The arid zone of the Galapagos is the most diverse and extensive of all the vegetation zones in the Islands. It occurs in the lowlands, extending inland from the shore zone, and is found on all of the main islands. On low-lying islands, the arid zone may go all the way to the highest elevations. The habitats that are typical of this zone include plant communities characterized by the presence of cacti and deciduous trees such as Palo Santo, Palo Verde and acacias. These habitats are home to virtually all of the species of landbirds and also provide nesting sites for some of the seabirds, such as blue-footed boobies and storm-petrels. Many of the reptiles, notably lava lizards and land iguanas, are at their most numerous in this zone, and rice rats also occur.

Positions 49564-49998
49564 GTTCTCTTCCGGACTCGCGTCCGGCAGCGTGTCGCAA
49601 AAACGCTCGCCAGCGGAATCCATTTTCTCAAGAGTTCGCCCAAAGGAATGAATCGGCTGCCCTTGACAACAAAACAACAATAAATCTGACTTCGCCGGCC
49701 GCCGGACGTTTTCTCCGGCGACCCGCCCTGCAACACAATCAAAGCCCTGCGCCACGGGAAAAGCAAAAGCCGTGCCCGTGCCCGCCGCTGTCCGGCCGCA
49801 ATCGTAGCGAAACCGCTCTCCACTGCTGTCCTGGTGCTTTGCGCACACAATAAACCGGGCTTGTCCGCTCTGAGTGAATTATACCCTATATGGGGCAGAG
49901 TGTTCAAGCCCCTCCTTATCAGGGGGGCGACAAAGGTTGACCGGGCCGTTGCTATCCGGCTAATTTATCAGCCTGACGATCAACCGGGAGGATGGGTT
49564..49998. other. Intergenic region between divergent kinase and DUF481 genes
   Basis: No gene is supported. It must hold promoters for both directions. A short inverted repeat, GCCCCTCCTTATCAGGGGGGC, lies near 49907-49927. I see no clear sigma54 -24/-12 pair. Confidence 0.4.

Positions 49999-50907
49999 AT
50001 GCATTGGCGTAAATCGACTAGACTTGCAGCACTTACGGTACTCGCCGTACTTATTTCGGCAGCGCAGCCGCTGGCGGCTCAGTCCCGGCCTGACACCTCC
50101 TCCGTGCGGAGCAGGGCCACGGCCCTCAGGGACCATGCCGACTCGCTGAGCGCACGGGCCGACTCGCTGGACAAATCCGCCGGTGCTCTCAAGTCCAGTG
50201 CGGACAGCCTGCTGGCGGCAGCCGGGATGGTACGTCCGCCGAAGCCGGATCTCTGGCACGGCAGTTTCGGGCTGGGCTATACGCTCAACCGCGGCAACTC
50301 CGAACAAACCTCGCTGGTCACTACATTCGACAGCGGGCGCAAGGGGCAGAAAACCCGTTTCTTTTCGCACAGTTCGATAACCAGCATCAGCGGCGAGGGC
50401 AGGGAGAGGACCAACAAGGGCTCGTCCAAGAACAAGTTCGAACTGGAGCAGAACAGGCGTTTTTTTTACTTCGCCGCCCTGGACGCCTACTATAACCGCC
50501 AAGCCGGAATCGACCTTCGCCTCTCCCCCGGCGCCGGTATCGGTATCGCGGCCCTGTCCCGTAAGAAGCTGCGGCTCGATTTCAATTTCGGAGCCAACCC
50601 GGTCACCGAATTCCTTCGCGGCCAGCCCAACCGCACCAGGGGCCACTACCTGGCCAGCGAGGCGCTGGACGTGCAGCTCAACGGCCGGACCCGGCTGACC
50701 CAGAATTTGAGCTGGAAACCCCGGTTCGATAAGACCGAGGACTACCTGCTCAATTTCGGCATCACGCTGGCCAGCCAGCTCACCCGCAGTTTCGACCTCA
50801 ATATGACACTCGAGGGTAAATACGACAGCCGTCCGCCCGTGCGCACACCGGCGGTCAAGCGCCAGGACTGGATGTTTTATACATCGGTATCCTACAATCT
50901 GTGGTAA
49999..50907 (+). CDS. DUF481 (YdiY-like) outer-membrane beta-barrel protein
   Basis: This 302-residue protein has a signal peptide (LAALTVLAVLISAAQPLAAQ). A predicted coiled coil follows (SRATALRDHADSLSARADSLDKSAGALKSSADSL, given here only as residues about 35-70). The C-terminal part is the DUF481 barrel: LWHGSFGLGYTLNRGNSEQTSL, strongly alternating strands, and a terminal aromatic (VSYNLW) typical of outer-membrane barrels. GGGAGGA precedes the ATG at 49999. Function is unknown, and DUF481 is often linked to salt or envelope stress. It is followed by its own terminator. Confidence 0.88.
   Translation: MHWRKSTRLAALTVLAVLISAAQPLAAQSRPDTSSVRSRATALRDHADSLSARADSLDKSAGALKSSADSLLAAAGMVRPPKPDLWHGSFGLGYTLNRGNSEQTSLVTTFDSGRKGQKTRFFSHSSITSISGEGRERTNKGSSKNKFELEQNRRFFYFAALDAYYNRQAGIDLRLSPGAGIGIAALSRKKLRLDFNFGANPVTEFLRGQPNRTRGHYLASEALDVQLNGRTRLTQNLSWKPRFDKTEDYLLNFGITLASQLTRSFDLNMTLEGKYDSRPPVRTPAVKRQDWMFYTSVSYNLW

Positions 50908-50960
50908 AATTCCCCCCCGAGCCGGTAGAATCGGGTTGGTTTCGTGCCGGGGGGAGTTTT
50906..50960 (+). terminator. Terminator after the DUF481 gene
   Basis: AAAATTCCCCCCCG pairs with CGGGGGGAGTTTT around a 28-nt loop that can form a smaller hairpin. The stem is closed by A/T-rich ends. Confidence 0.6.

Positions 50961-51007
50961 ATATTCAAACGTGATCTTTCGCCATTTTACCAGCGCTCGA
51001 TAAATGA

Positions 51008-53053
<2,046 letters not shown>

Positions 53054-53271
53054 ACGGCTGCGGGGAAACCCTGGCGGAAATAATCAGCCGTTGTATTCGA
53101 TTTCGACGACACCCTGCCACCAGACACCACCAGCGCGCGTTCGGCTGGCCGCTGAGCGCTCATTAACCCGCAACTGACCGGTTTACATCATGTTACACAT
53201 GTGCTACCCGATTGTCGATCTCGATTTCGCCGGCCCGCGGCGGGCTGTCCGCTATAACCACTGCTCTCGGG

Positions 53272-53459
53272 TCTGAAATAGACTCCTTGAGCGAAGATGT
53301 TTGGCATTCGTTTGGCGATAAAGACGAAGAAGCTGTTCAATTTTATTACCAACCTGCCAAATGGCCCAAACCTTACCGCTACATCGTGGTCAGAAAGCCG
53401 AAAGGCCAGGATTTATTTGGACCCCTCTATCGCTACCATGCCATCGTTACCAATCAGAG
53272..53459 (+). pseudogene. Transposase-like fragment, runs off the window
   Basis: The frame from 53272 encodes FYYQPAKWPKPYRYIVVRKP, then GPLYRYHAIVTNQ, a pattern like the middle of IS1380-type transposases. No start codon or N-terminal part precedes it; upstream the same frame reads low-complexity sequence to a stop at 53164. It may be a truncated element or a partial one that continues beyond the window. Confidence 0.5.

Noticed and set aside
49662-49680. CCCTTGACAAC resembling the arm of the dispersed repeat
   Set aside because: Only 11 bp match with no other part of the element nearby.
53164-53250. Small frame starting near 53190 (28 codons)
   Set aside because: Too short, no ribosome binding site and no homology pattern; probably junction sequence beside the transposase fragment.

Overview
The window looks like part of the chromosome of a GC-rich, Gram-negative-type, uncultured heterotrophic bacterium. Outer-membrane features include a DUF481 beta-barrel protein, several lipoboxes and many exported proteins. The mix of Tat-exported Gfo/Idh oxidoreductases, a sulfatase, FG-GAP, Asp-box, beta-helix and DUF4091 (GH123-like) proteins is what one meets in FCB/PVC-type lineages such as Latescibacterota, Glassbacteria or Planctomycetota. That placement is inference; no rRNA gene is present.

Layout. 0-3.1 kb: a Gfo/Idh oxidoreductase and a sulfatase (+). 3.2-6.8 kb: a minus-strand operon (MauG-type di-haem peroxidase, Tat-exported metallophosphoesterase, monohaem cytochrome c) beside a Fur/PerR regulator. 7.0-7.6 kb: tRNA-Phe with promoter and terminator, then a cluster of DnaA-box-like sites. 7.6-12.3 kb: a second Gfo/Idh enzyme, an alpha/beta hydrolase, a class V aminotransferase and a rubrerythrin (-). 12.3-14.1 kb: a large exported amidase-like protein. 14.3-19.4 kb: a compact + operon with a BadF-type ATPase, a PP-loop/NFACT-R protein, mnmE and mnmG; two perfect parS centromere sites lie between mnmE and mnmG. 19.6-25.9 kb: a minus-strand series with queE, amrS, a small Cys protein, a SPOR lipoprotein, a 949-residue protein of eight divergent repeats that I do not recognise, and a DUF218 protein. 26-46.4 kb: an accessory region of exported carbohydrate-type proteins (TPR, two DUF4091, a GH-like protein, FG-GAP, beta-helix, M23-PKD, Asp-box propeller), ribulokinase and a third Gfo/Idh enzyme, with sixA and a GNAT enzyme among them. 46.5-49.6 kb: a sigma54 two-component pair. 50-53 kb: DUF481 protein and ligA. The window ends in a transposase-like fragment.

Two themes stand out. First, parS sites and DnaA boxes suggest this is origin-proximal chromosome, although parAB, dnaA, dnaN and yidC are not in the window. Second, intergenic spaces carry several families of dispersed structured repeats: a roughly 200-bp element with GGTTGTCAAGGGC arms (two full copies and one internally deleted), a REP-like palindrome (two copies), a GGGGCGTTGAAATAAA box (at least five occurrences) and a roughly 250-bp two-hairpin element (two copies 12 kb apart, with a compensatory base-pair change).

Arid zone plant life has adaptations to withstand droughts. This includes small leaves, a deciduous habit, and deep roots. Many plants are annual herbs which can survive the dry season as seeds. Due to a strong of competition for fresh water, plant in this zone often shows an almost regular spacing, as if planted by hand. This is best seen on a Palo Santo, or a slope with only Tiquilia growing on it, such as that found on Bartolome Island.